I’m experiencing jet lag, having just arrived back in the 21st century from the 17th.  That’s what spending a few days in St. Augustine, FL will do to you. Our bed and breakfast, St. Francis Inn, is the oldest inn (built in 1791) in the oldest city in America. We were a few houses down from the oldest house, occupied since the 1600’s. Quaint, charming, comfortable—it was all that with a staff of truly hospitable hosts. With breakfasts, happy hours and deserts all complimentary and rooms decorated like a home, I have to wonder why we ever stayed at hotels. Bikes were there for guests’ use, and the Inn even provides a beach house complete with towels and all you needed for a day on the ocean. With the trolley stop just up the street, Jerry and I had transportation all over the city without parking problems. Parking is severely lacking in a city built for another time, so that was the way to go. The St. Francis Inn is unique in that it has a parking lot, too. Oh, I can’t forget the Inn Cat, Zeke. How perfect was that? (Courtyard & St. Francis Inn pictured above)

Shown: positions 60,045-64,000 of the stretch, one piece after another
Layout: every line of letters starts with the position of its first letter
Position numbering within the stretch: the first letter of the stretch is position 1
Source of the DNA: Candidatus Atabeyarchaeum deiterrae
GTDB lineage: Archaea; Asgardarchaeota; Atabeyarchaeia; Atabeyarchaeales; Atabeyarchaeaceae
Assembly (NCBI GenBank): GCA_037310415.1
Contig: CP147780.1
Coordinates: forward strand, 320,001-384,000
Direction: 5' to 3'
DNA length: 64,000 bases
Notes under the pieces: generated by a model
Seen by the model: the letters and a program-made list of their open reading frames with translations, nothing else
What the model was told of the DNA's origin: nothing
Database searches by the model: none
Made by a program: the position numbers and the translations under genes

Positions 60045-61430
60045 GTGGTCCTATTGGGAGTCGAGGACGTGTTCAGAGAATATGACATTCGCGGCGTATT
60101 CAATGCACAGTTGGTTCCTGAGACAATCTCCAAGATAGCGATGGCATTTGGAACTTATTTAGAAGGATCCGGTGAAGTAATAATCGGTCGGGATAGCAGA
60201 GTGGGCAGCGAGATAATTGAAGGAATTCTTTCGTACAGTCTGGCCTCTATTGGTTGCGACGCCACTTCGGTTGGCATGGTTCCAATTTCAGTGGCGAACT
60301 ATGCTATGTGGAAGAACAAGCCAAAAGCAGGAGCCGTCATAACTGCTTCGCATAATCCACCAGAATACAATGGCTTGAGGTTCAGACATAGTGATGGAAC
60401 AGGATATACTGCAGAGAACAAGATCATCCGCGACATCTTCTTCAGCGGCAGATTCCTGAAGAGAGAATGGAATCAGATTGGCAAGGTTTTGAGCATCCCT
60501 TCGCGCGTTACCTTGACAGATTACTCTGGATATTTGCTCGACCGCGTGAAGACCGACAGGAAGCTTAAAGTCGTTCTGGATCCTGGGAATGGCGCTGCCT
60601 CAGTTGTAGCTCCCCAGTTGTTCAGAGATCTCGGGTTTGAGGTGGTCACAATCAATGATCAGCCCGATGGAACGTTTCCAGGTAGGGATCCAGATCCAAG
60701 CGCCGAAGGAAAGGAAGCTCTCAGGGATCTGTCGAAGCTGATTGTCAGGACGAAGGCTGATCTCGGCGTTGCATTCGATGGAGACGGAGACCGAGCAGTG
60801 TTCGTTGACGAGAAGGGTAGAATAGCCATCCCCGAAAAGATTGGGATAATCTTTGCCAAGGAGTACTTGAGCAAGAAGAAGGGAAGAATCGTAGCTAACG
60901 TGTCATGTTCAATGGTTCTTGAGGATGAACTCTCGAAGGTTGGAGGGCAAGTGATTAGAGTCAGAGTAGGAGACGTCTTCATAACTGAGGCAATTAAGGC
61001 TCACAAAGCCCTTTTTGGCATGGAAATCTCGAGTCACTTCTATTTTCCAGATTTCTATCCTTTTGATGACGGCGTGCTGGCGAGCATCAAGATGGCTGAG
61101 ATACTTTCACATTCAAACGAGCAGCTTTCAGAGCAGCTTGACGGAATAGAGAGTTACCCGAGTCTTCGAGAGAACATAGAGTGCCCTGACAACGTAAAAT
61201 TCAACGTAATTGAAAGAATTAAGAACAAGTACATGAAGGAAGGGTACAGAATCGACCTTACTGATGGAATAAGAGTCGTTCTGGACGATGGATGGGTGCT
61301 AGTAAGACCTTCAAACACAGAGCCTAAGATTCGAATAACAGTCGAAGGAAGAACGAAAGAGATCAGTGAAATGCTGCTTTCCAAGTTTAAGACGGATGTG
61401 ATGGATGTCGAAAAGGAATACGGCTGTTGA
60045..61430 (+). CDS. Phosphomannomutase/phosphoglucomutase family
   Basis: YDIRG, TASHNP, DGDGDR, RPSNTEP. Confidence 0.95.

On arrival the desk clerk slid a note across the desk. It said: Happy 50th Anniversary from your loving kids – We have paid for your room, breakfast in bed and a carriage ride. There was more—champagne, snacks and a big bouquet. We aren’t easily shocked, but that did it. The staff told us several times what wonderful children we have. Can’t argue with that.

We took the full trolley ride while waiting for our room to be prepared and learned a lot of history while choosing places to return. If you go, you’ll want the Old Town Trolley Tours (called Green trolley). You can get special prices online and print out your ticket ahead of time. You’ll really be glad you chose this one when others wait and wait for their pickup and yours arrives every twenty minutes at all locations. Seats are hard, of course, and entrances are rather slim, but this is still the way to go.